39. Willy Laundrie says:

    As a life long resident of Flagler County, and a large portion of those years spent in Flagler Beach I can not stand behind an idea that places parking meters along a state designated scenic highway.

    Im sure the Florida legislature DID NOT have parking meters and a revenue stream in mind when it designated funding for our stretch of A-1-A by making it a scenic highway.

    While attending some of the committee meetings on the matter I learned that up to 200,000 generated off of the parking along the A-1-A side only would be paid to the state before Flagler Beach sees a dime.

    To date has the City provided a parking plan for special events? Ummm… NO

    Has the City provided a realistic projection of parking meter maintenance subjected to salt air?

    enforcing current parking laws, and coming up with a traffic pattern/parking plan during special events is a more feasible, responsible approach.

  40. confidential says:

    Saint Augustine has a free and beautiful pier by Vilano and Daytona has a gorgeous pier always busy and both are FREE, though parking meters are the only way to access the Daytona Pier…but that one is worth the few dollars parking.

  41. Sherry E says:

    With the costs of city infrastructure, maintenance and services ever rising and revenue sharing from county and state coffers not keeping pace, Flagler Beach residents and businesses should not be required to bear those costs alone. We love others coming to enjoy the beach! Our small, often family owned, businesses rely on visiting customers to keep their companies thriving and creating good jobs. . . absolutely!

    Paying a reasonable parking fee, is not meant to be a burden to anyone. Such cost sharing is common in Florida and all over the USA. These funds are needed for communities to provide the safe, clean recreational areas we all enjoy.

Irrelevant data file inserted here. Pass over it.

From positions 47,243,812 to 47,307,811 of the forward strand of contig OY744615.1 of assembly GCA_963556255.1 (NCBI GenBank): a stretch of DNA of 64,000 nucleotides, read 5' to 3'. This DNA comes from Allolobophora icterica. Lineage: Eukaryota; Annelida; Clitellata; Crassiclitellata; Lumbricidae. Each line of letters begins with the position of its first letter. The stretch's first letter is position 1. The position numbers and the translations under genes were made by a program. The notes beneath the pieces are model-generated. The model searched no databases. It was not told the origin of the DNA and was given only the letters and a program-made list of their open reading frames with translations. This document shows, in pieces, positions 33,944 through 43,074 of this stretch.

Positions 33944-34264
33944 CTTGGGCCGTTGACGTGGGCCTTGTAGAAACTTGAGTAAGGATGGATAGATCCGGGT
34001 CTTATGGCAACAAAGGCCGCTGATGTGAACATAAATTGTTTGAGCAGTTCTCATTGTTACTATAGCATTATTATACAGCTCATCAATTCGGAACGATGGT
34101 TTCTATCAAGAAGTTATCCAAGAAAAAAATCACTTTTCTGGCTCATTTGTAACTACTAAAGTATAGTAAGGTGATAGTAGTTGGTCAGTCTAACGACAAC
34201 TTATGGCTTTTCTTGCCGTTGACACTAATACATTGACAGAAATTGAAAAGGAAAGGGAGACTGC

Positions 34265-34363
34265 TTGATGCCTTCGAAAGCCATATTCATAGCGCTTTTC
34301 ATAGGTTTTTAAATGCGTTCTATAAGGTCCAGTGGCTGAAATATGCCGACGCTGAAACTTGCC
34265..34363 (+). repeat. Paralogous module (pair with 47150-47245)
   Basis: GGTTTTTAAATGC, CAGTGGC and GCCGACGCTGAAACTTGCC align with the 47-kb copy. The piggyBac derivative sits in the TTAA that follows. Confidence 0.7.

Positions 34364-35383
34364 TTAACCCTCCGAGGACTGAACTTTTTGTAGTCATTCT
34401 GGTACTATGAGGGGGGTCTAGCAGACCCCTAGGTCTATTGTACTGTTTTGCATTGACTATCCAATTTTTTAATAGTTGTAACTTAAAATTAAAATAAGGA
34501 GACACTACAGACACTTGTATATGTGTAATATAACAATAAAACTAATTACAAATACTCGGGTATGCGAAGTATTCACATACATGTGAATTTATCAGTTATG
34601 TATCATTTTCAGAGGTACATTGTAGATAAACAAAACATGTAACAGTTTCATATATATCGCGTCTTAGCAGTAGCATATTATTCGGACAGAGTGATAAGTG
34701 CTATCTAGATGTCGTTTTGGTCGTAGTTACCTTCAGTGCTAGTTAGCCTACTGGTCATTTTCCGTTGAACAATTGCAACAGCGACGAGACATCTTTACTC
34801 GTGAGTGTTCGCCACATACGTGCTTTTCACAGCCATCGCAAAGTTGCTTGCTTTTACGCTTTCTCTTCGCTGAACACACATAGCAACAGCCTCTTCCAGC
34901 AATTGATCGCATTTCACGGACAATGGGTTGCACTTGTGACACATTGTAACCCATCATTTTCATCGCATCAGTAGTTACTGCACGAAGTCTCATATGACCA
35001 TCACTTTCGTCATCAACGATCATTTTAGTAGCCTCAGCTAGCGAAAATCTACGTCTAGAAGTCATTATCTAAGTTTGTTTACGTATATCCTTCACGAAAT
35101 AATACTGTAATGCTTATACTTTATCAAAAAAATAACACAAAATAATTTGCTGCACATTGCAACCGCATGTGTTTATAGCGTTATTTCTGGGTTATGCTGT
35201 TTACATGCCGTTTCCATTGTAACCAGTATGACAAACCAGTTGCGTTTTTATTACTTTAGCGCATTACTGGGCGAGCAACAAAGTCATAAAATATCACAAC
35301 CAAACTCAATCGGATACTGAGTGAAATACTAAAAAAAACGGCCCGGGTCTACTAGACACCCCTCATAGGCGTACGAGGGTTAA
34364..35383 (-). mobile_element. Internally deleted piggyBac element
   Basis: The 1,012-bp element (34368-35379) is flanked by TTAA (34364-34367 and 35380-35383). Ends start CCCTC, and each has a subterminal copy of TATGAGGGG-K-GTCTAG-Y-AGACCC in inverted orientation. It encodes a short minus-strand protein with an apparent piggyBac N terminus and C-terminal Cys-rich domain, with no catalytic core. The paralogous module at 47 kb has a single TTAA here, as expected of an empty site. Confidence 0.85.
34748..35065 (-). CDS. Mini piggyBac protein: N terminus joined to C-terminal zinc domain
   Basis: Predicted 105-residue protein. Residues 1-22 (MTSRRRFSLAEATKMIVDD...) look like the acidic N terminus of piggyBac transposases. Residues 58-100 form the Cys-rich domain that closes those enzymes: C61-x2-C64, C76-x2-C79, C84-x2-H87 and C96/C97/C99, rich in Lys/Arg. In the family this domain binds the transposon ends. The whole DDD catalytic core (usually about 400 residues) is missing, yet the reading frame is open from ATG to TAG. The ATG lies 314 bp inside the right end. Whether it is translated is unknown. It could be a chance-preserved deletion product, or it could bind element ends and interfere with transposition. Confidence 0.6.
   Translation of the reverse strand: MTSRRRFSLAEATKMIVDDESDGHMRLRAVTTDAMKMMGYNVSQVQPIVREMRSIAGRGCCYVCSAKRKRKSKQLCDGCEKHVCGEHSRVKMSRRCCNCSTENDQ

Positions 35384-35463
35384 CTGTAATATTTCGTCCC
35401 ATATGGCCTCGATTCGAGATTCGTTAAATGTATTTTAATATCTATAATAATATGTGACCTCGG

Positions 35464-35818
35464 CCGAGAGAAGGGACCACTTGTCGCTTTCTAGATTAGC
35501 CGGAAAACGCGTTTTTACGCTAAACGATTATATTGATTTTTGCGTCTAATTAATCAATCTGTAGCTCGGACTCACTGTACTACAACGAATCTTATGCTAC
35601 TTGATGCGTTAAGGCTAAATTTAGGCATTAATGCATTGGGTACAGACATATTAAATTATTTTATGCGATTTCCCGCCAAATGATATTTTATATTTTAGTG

42. Pete says:

    This is a great idea! I love the fact that Flagler Beach is a quiet beach community and this will certainly help keep the peace.

    Also, i think we have too many restaurants and that makes it difficult to decide where to go. This will cause several to go out of business and make going out to dinner a less stressful event.

    I would like the city to take this one step further. Could you please increase property tax for senior citizens? This would make the town really quiet and vastly improve the quality of life.

    Keep up the great work!

  43. Henry mason says:

    In two years not a single “solution” can be found that more than three people could agree on? Really? The reason is simple – there is no parking problem in Flagler Beach. I defy any committee member to produce a valid, measurable problem statement with which all six members of the committee and all members of the City Council would agree. It must be based on statiistically valid data before we choose a “solution for it that could cost more than a million dollars of taxpayers’ money.

    We have four opinions that are searching for a cause. As the kids say, “good luck with that!”

  44. Cypress Grand says:

    REVENUE: Start fining people who trash the beautiful beach! Some beaches give lifeguards the permission to write a fine, maybe start there with summer coming!

  45. a tiny manatee says:

    You guys should just make the bridge on 100 a toll bridge.

  46. tulip says:

    Only so many businesses and so many people and vehicles can comfortably fit into an area. FB has grown with new restaurants, etc. Businesses and restaurants require parking availability and that is just about exhausted in FB. Also at times the roads can’t handle the increased traffic from the growing population in and around FB.

    If parking meters are installed, more people will park further away and supposedly not patronize the businesses.Now those spots would be good for mobile vendors to sell hot dogs, etc. However, if all the parking is taken up, especially the convenient parking, then those people that come to FB to swim or visit will just leave and go elsewhere if they can’t find a parking space. Sounds to me that no matter what is done, FB tourism and businesses will not be able to grow much more anyway because it’s getting less and less user friendly. Anyone for a giant parking garage?LOL

    It would be great if a good solution could be found.